Dynamic Eating Psychology
We live in a world and a culture where our bodies, our image and our weight influence so many of our decisions about what foods we eat, when we eat and how we eat. We can end up on a round about of dieting, emotional eating, overeating, or feeling guilt and shame for not getting where we want to go. Our relationship with food is complex and is woven into many other aspects of our lives.
As a certified Eating Psychology Coach and Aromatherapist-in-training, I use dynamic eating psychology, mind body nutrition principles and essential oils to help my clients break negative patterns of thinking around body image and disordered eating habits.
I want to inspire you to find the freedom for joyful living and joyful eating.
Many of our eating behaviours are based on beliefs or fears that are unconscious to us, established from our early food experiences, conversations around our dinner tables in childhood and the values and beliefs of those around us.
Why is it that when it comes to utility companies and other large service providers the common saying is 'don't treat me like a number', yet when it comes to the numbers on the scales and on our clothing we tend to reduce ourselves to a number. So much so that for many of us, when we see the number as higher than we deem acceptable, we are already telling ourselves that we're unworthy or setting an internal intention to have a bad day, but if that number is lower, we equate that to better and we have a spring in our step.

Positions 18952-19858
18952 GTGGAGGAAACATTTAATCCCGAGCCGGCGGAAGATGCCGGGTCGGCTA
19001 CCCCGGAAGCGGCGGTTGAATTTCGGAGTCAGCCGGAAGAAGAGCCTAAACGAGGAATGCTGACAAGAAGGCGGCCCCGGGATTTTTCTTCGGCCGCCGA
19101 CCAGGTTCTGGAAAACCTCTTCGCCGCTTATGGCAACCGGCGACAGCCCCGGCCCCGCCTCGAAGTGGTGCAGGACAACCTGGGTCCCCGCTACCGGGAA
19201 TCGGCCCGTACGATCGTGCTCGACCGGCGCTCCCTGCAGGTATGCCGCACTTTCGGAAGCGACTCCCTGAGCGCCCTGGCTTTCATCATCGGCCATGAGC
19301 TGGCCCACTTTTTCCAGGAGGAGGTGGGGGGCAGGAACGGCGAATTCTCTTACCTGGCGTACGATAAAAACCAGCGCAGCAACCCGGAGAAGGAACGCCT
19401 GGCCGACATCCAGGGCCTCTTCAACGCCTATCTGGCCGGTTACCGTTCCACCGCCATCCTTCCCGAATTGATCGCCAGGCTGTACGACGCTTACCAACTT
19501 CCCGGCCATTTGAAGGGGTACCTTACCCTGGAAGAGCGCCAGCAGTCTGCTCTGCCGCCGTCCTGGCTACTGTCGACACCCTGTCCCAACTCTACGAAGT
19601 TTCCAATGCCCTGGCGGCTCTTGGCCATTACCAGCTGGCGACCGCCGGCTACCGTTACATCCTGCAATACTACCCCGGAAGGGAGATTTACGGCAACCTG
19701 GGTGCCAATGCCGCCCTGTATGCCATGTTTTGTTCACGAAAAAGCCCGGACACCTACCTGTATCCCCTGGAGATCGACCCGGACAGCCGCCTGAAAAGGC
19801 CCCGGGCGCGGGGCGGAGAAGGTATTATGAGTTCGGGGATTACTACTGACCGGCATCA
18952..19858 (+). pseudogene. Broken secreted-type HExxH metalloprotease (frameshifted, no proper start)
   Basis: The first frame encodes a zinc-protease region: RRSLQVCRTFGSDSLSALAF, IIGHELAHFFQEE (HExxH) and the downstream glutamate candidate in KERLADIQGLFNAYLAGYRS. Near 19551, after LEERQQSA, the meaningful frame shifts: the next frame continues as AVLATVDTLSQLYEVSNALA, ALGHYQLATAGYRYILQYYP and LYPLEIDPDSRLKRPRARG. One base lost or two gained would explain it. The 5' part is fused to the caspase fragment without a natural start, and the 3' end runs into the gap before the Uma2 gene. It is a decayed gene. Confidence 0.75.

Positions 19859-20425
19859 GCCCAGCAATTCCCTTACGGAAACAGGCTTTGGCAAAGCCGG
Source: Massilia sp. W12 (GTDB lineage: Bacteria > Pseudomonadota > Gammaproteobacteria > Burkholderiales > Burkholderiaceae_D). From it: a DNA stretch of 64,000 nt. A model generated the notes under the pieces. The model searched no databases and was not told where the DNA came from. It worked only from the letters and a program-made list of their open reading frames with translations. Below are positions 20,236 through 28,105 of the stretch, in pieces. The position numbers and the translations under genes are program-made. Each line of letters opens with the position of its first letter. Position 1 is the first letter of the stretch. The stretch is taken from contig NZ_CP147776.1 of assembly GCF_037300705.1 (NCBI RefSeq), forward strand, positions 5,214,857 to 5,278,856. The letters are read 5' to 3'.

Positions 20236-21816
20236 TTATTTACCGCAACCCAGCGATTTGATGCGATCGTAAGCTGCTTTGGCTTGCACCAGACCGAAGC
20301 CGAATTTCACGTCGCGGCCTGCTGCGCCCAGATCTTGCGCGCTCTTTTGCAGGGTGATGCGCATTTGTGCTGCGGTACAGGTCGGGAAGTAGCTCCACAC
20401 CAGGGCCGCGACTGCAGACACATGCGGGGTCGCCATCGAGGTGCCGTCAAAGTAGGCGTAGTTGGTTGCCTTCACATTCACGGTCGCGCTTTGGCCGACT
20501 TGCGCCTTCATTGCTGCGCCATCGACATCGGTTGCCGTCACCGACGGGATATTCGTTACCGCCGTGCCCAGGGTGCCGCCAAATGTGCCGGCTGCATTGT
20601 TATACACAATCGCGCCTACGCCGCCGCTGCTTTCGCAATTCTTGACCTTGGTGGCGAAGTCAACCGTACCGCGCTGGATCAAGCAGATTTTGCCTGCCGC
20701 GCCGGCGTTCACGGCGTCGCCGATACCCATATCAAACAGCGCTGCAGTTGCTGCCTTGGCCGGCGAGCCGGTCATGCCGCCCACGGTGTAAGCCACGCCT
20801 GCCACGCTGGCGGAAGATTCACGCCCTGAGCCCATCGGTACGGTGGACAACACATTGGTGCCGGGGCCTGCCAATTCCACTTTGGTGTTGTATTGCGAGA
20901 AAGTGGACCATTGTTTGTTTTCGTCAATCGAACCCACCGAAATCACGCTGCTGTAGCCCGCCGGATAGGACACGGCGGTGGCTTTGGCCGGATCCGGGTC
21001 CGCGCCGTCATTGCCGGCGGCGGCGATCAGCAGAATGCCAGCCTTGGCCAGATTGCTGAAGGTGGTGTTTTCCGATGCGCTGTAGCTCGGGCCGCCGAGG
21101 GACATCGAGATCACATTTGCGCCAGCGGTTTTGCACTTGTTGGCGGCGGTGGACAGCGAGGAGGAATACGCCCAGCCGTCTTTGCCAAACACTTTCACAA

Our relationship with food is a reflection of other relationships in our lives. It is these areas that become wonderful doorways for us to walk through to help us discover the things that can cause our discomfort around food, body image or weight. As women, one of the most impactful doorways to walk through for exploration is how our relationship with food is a mirror of our relationship with our mothers.
Just a few years ago, I remember getting to the end of Summer and thinking ‘oh I wish I had gone swimming’, having spent another Summer avoiding both the beach and the pool because I felt that I was too large, that I took up too much space, that my legs were not tanned enough, that everyone would be looking at me and disapproving. I was determined that I would only go again once my body was ‘good enough’ to be seen in swimmers in public. And I would regret it each Summer.
I've noticed lately that we have a bit of a habit of commenting about the weight of friends and family as a way to compliment them - "You look like you've lost weight"
How often do you take the time to feel what it’s like to be in your body? Not just the feelings of aches and pains you might experience, but the feelings of how your breath moves through your body, the expansion of your belly or lungs when you inhale, the way your body moves when you do?
I remember a time when I stopped buying food that I thought was bad, knowing that I couldn’t keep it in the house without eating it – or thinking about eating it.
I would buy say a bag of potato chips, serve myself just a small amount and put the rest in the pantry. But then it felt like the pantry was calling me, the chips were saying ‘eat me’, I couldn’t leave the rest of the bag.
What does freedom look like to you?
If you weren't thinking about what to eat, when to eat, worried about what you looked like, whether you were good enough (hint: you already are). If you were to break away from dieting, from checking the scale each day and letting the number control your calorie intake or your mood, from your guilt around eating things you think are ‘bad’ for you, what would life look like?